House Lawmakers Urge Pai to Suspend Work on “Partisan, Controversial” Issues

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The leaders of the House Commerce Committee asked FCC Chairman Ajit Pai Tuesday to stop all work on “partisan, controversial” issues, and follow norms set by past transfers of power. House Commerce Committee Chair Frank Pallone (D-NJ) and Communications and Technology Subcommittee Chair Mike Doyle (D-PA), said in a letter: 

“With the results of the 2020 presidential election now apparent, leadership of the FCC will undoubtedly be changing. As a traditional part of the peaceful transfer of power—and as part of our oversight responsibilities—we strongly urge the agency to only pursue consensus and administrative matters that are non-partisan for the remainder of your tenure.”

They quoted Pai as saying in November 2016 he welcomed calls from Congress for the FCC to suspend further action on controversial items during the transition. “We hope you will respect this time-honored tradition now,” they wrote, adding there’s probably many consensus items the Commission could focus on.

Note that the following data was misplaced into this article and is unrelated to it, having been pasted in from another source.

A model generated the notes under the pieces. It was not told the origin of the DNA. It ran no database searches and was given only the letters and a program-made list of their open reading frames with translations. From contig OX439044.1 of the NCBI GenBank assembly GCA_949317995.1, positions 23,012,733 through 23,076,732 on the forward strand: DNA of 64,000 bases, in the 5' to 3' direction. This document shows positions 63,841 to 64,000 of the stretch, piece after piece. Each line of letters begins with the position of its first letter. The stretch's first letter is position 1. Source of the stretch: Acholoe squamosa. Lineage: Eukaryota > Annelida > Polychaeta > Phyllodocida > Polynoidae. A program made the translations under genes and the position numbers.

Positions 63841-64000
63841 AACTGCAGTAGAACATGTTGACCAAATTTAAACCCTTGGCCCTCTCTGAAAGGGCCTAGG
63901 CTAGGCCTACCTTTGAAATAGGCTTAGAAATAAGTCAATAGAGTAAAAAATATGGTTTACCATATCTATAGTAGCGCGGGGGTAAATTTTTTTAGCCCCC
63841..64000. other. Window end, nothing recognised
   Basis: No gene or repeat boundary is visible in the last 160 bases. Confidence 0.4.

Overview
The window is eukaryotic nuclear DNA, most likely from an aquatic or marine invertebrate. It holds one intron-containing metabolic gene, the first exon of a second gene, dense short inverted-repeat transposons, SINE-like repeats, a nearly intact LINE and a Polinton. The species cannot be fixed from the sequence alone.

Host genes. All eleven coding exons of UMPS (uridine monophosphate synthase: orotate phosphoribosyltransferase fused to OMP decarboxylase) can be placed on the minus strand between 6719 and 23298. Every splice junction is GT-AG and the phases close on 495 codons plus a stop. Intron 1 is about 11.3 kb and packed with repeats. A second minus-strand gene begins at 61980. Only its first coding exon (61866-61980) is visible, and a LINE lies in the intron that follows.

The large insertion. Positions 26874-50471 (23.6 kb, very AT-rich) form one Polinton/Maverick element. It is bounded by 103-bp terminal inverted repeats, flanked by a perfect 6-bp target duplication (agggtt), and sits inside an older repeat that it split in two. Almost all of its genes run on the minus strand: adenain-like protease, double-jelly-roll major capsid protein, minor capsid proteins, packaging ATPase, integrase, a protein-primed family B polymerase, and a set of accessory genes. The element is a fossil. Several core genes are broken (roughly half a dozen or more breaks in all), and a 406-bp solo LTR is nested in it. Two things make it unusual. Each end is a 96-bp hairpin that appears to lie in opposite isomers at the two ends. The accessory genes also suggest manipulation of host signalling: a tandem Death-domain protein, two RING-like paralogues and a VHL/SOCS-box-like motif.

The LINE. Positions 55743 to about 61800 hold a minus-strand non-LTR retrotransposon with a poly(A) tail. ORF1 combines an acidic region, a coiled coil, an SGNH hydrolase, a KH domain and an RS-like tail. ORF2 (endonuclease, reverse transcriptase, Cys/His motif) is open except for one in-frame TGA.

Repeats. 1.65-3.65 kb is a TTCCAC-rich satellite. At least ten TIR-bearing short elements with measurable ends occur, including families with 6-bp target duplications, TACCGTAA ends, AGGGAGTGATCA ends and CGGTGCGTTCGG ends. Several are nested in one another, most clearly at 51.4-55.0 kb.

Senior Democratic FCC Commissioner Jessica Rosenworcel welcomed the letter and urged Pai to follow the request, saying she looks forward to continuing to work on the routine and consensus matters currently before the agency.” Fellow Democratic Commissioner Geoffrey Starks agreed, stating: “Our congressional leaders have called for Chairman Pai to respect this precedent, and I expect that he will abide by their request.”

None of the Republican members of the agency commented on the request by deadline. However, the Commission released agenda items for next week’s meeting. The item to repurpose much of the so-called “auto-safety’ band for wireless use remains on the agenda. That could be controversial since the auto industry opposes it.

Specifically, the proposal on the table would repurpose 45 megahertz of spectrum in the 5.850-5.895 GHz band for unlicensed operations, retain 30 megahertz of spectrum in the band for the Intelligent Transportation Systems service, and require the transition of the ITS radio service standard from Dedicated Short-Range Communications technology to Cellular Vehicle-to-Everything technology.

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